While one pastor has condemned fidget spinners as "satanic", "The Late Show" host Stephen Colbert believes the popular toy can be used to explain the Trinity - the Father, Son and Holy Spirit.
"Unfortunately, the Catholic Church is faced with a crisis, and I don't have to tell you what it is," Colbert, an outspoken Catholic, said on his show Thursday night. "It's fidget spinners, which the Catholic Church is freaking out about. "
He explained that while some priests have been using the toy to explain the Trinity to children, others have taken issue with the demonstration.
"For the not-yet-converted pre-Catholics out there, the Holy Trinity is a central doctrine of Catholicism that God is three persons in one being. There's the Father, the Son, and the Holy Spirit, and if I remember correctly, they're stacked on top of each other in a trench coat so they can see an R-rated movie," Colbert joked. "If you're confused, first of all, welcome to Catholicism - it's a mystery."
While Colbert defended the analogy, he admitted "not everyone is happy about cool priests using fidget spinners."
"This is ridiculous - it's traditional to explain the Holy Trinity with whatever's lying around," Colbert contended. "In the 4th century in Ireland, none other than St. Patrick used a shamrock to explain it - but, I mean, admittedly you've got to drink a lot of Guinness if you want to see it spin."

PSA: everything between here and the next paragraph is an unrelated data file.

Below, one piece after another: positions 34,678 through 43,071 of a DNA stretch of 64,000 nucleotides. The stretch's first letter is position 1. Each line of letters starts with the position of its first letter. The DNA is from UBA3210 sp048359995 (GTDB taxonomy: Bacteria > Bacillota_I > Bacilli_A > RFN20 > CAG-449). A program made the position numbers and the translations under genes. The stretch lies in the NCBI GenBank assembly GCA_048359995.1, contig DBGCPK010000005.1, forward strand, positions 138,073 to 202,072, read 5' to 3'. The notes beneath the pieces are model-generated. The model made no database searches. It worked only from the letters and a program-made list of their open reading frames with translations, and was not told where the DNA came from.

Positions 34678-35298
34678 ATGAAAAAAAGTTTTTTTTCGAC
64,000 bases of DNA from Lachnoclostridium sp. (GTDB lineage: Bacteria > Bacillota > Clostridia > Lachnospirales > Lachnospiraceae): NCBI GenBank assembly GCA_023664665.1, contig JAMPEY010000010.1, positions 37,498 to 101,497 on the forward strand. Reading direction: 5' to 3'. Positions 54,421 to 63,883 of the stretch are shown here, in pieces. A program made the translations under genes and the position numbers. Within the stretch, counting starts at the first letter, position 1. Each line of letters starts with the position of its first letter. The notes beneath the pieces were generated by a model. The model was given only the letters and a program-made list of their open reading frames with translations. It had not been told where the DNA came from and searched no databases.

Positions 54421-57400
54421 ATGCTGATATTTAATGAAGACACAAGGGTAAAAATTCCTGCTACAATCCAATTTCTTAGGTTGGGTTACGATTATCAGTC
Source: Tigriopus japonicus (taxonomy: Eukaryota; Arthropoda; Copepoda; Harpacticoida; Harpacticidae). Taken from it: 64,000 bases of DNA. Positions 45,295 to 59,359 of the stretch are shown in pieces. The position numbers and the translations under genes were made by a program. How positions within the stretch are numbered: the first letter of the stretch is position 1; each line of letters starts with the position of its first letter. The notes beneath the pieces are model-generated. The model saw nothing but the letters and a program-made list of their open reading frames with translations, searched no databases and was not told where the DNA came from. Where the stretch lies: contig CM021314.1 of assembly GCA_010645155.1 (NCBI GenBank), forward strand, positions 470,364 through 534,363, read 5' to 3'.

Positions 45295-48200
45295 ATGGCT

The comedian added that one may never know if comparing fidget-spinners to the Trinity is right or wrong - unless a "higher authority weighs in."
One of those not happy about the fidget-spinner analogy is Toy Adams, who in a recent op-ed condemned it as "heresy".
"To compare the Trinity to a fidget spinner (as with the shamrock) is to commit the heresy of partialism, for it undercuts the full divinity of each person, so as to indicate that each are only one part of a three part God ... The Trinity is a glorious mystery. Let's let that be enough," Adams said, according to theoutline.com.
In turn, at the Catholic news site Crux, Father Jeffrey F. Kirby offers an argument for the toys: "Believe it or not, the mania among young people these days over the fidget spinner can be an odd but very real call to prayer. As the person sees the need for mental rest ... she can realize there are other broader and deeper resources for such renewal and rejuvenation."
As earlier reported by GH, Juan Mariano Avalos, of the Congregation of the First Christians in Paraguay, condemned the toy for a different reason, claiming it forced children to perform the "sign of the devil" with their hands.
"When they play, they do not realize they are raising their fingers like horns or doing '666', clearly evoking the enemy," Juan Mariano told local media, adding he realized the "true message" when he saw his 7-year-old daughter "giving the devil's signal" with her hands while playing with the spinner.
Fidget spinners first started trending on Google between January 29 and February 4 and peaked on May 6. However, data from Google searches and online sales show its popularity has since been on a rapid decline, Slice Intelligence reports.